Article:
Under cross-examination by Competition Bureau lawyer Emrys Davis, Sage was shown a screen capture of a listing from his website. Particular attention was drawn to an “Ask a Question” button which, after the consumer entered their contact information, gave the option to have an agent to contact them for “complimentary buyer’s services and seller home valuations.”
“You’re not charging anyone for the complimentary service, are you?” asked Davis.
“No, we do it for lead generation,” replied Sage, also confirming that his company is hoping the lead becomes a client.
“And that home evaluation would contain information like comparable properties and prices?” asked Davis.
“Yes,” replied Sage.
Davis also spent time addressing an April 23, 2015 blog post by Sage agent Melanie Piche titled The Future of the Real Estate Industry (and Why You Should Care).
As an example, Davis drew attention to “Prediction #1: Shifting Consumer Needs Change the Role of the Agent”, which reads, in part, “As consumers continue to become more informed via online research, we’re seeing a huge shift in what Buyers and Sellers expect from their real estate agent. We’re no longer going to be Gatekeepers of Information” and “The Canadian real estate industry has a well-deserved reputation for hoarding data. Over the last few years, we’ve seen several court challenges as consumers attempt to get freer access to real estate data – specifically sold prices. While the industry claims to want to ‘protect the public’s privacy’ (and there are some good arguments for this), a lot of people (myself included) believe that the quest to keep sold prices private has just as much to do with protecting real estate agent jobs.”
Tim Syrianos, broker of record and owner of Re/Max Ultimate, who has also served as a director with TREB for the last four years, was called as a witness for TREB. He confirmed his brokerage is technology-driven, operating four different websites to attract different types of consumers. It is “80 to 85 per cent paperless” and also offers two different web applications – one which uses the TREB IDX feed and the other a VOW feed.
Syrianos said he feels that providing “more services, technology and features to Realtors is the way to go.” He said, “Some people opt to recruit other agents with the phone. I want to provide (agents) with the best tools in the marketplace. When you become an administrative arm to them, they can focus on their business,” adding that the technology also benefits the consumer.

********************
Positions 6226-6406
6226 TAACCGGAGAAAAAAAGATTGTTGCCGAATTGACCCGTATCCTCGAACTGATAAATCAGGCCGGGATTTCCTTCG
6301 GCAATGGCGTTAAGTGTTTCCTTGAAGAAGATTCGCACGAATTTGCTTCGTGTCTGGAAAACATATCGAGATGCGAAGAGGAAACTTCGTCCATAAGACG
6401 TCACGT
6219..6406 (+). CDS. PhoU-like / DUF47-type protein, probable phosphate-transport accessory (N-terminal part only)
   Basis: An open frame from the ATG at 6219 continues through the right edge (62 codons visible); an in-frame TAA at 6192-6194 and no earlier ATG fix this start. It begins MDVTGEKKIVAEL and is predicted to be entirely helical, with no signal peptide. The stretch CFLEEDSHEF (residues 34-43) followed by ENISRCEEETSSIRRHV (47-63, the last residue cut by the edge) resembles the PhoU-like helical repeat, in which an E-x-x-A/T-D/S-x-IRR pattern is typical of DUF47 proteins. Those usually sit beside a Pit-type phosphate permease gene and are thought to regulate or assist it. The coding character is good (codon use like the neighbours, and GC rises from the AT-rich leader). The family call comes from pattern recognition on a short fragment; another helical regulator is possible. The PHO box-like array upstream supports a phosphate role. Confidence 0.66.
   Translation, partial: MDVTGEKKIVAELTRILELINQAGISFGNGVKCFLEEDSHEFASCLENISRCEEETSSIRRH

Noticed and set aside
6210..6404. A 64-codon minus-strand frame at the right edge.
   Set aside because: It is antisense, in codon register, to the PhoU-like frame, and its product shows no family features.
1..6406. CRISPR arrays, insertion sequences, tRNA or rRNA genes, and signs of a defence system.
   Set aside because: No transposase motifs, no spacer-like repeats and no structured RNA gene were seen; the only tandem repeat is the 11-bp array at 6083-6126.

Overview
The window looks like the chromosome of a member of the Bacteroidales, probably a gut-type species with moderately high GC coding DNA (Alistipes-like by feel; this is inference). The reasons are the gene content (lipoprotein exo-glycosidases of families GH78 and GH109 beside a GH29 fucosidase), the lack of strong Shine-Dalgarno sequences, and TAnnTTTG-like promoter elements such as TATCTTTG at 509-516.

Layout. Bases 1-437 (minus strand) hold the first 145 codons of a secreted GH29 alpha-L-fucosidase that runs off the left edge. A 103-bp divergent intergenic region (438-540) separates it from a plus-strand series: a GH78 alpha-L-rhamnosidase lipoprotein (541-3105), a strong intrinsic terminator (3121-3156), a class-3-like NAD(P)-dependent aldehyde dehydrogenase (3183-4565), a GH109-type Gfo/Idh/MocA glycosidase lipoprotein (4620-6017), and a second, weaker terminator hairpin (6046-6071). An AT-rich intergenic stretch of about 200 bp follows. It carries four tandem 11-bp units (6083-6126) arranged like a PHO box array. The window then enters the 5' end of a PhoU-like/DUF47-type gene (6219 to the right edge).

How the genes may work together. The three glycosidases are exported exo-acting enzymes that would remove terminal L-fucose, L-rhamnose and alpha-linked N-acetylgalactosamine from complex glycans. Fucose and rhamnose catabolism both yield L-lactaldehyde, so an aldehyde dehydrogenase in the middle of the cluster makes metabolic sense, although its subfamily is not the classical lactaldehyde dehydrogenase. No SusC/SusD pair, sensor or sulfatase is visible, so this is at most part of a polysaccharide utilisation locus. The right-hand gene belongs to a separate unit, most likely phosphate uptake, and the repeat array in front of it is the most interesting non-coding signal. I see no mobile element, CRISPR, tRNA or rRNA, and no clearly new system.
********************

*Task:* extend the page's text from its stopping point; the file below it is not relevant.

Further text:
Syrianos went through a similar cross-examination by Competition Bureau lawyer Emrys Davis, who stepped through how a consumer could get a free home evaluation report from a Re/Max Ultimate agent that would ultimately include sold information, including pending sales prices where the conditions have been met, released or waived.
“And the pending sales prices are the most recent sales and particularly relevant to me as a prospective seller, correct?” asked Davis, with Syrianos agreeing they were.
Davis continued. “And when the information is provided to me as a prospective seller, the agent is not limiting their pool of listings in any way, correct?” with Syrianos confirming that was true.
Using the example of a client losing a bidding war, a common occurrence in Toronto’s current market environment, Davis had Syrianos confirm that the final selling price could later be obtained from the consumer’s agent.
“Yes, because that information is a benchmark,” said Syrianos.
“So, it’s relevant information for me as a potential home buyer?” asked Davis, to which Syrianos confirmed it was.
Vaillancourt called Dr. Jeffrey Church as TREB’s final witness for the day. Church, an economist with specializations and interests in competition policy, authored his own report for TREB challenging Dr. Gregory Vistnes’ report, which Vistnes reviewed in part as a Competition Bureau witness at the hearing on Monday.
Church spent over an hour addressing intricate economic issues and formulas while attempting to cast doubt on the validity of Vistnes’ report and assessments.
In the end, Church’s assessment was that Vistnes had not established TREB as dominant in the relevant market. His opinion is also that TREB’s VOW policy is not anti-competitive, nor does it facilitate buyer steering.
Church closed his testimony by saying that he believes there are legitimate justifications that underlie TREB’s VOW policy and that its purpose is not anti-competitive.
Church is expected to face cross-examination when the hearing resumes Wednesday morning.